Jessica Marglin is a Wexner Graduate Fellow/Davidson Scholar. She is studying for a PhD in Judaic Studies at Princeton University. Jessica can be reached at firstname.lastname@example.org.
This past summer, I spent two months in Morocco studying Arabic. The students lived in close quarters with our Moroccan teachers and I delighted at the opportunity to spend so much time speaking Arabic. My desire to practice Arabic constantly, combined with my limited vocabulary, meant that from the beginning many of my informal conversations with my teachers centered on comparisons between Judaism and Islam. My teacher-friends eventually began asking questions about Jewish belief, law, and Israel. We lamented together over the state of violence prevalent in Israel/Palestine, though by silent consent avoided overly-explicit political discussions.
I found myself in the position of “expert,” often responding to complex questions about practice and theology. (What was the difference between kosher and halal?) I was excited at the opportunity for this sort of cultural exchange, but daunted at the thought that I was representing a religion as complex as Judaism. What if my answers were wrong? Shouldn’t I study more before becoming a teacher?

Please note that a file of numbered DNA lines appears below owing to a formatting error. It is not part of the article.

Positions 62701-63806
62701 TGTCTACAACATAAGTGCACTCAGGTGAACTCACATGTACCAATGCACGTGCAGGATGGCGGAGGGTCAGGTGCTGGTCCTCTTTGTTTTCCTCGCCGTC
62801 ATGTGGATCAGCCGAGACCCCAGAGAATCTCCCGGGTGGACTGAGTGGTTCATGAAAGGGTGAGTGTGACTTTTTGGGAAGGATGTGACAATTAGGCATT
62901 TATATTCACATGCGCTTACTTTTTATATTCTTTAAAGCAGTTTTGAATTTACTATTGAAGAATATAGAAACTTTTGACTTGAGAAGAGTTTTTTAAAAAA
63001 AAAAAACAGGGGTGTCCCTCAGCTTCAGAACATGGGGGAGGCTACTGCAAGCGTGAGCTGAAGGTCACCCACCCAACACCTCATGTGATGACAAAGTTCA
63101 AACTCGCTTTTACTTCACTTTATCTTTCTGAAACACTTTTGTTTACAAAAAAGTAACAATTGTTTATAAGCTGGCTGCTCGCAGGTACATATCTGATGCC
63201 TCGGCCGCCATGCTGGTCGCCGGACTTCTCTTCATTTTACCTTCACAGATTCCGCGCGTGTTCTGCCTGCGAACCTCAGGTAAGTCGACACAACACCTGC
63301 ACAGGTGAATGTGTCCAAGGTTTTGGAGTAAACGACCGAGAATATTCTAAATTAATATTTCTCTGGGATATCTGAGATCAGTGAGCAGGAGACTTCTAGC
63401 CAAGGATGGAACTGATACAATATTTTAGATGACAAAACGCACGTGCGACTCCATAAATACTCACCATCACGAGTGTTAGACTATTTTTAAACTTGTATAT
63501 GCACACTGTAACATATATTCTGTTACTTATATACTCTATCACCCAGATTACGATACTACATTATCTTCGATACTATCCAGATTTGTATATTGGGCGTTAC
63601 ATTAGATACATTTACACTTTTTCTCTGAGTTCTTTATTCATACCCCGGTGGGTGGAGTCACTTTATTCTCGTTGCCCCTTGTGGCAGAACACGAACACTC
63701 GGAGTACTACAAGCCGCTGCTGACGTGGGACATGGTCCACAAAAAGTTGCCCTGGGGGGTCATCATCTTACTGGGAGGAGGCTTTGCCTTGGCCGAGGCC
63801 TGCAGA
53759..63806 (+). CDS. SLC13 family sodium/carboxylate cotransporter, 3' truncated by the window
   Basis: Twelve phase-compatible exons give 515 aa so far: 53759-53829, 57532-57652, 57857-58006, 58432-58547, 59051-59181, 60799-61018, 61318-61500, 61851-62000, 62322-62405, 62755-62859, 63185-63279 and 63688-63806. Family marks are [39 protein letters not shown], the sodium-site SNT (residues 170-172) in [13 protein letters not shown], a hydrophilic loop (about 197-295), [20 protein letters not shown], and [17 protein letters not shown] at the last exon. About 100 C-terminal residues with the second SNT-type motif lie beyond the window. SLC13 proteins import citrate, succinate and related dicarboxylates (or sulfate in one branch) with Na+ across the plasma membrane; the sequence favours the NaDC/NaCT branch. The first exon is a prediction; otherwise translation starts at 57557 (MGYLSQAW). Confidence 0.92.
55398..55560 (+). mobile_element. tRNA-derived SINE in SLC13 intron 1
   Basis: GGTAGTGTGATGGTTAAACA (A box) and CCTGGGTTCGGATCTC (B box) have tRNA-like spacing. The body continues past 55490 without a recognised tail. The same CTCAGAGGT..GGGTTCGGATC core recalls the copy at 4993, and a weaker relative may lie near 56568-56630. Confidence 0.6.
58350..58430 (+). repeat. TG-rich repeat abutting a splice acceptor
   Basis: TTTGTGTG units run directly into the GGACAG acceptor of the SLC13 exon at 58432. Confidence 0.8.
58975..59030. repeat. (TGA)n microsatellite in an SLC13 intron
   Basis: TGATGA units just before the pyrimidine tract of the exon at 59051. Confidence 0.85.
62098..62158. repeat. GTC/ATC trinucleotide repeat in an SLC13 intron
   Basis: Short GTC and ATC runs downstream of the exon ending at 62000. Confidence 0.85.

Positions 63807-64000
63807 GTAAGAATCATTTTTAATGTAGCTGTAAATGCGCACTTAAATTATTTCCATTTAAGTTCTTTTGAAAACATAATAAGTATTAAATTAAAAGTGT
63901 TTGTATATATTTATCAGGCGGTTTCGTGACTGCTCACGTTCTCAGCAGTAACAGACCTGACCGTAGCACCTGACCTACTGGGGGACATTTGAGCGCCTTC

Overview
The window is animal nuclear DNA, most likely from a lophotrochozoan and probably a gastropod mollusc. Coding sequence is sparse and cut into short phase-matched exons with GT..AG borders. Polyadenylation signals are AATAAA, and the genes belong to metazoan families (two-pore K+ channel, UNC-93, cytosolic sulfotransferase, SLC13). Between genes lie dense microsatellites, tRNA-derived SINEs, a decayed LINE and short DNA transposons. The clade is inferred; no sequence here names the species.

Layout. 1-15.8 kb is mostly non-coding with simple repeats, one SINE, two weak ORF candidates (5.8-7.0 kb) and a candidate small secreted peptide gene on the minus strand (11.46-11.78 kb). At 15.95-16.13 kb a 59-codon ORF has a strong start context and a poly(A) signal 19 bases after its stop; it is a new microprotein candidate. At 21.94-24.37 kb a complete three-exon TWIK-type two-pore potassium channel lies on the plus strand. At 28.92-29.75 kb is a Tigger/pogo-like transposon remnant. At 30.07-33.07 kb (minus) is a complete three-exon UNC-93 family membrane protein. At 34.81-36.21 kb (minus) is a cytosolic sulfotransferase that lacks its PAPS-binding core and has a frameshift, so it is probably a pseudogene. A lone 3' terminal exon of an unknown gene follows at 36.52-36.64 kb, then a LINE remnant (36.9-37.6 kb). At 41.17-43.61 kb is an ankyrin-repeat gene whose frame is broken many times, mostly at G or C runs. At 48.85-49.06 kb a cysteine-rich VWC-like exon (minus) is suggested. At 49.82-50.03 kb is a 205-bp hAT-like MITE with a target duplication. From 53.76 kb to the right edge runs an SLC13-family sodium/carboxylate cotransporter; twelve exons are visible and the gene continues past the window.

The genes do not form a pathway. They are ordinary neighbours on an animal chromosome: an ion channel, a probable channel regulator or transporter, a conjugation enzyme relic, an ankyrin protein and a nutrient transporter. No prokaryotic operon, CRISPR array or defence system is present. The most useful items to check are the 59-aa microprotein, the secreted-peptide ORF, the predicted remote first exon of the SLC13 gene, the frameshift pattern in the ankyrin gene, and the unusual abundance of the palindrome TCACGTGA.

Though at times torn about the responsibilities I had unwittingly taken on by beginning this dialogue, I found the experience profoundly enriching. I knew this exchange had deeply impacted me and my understanding of Islam. Bushra, with whom I had become closest, confirmed that the friendship had been equally powerful for her. “Jessica,” she said as she was leaving, “I never thought I would have a Jewish friend.” She explained how I had opened her eyes to the world of Judaism beyond the images of violence in Israel/Palestine that she had seen on television.
These friendships taught me that the rewards of dialogue are worth the risk of error and misrepresentation. I left Morocco determined to cultivate both the expertise and the courage to bridge cultures and overcome stereotypes.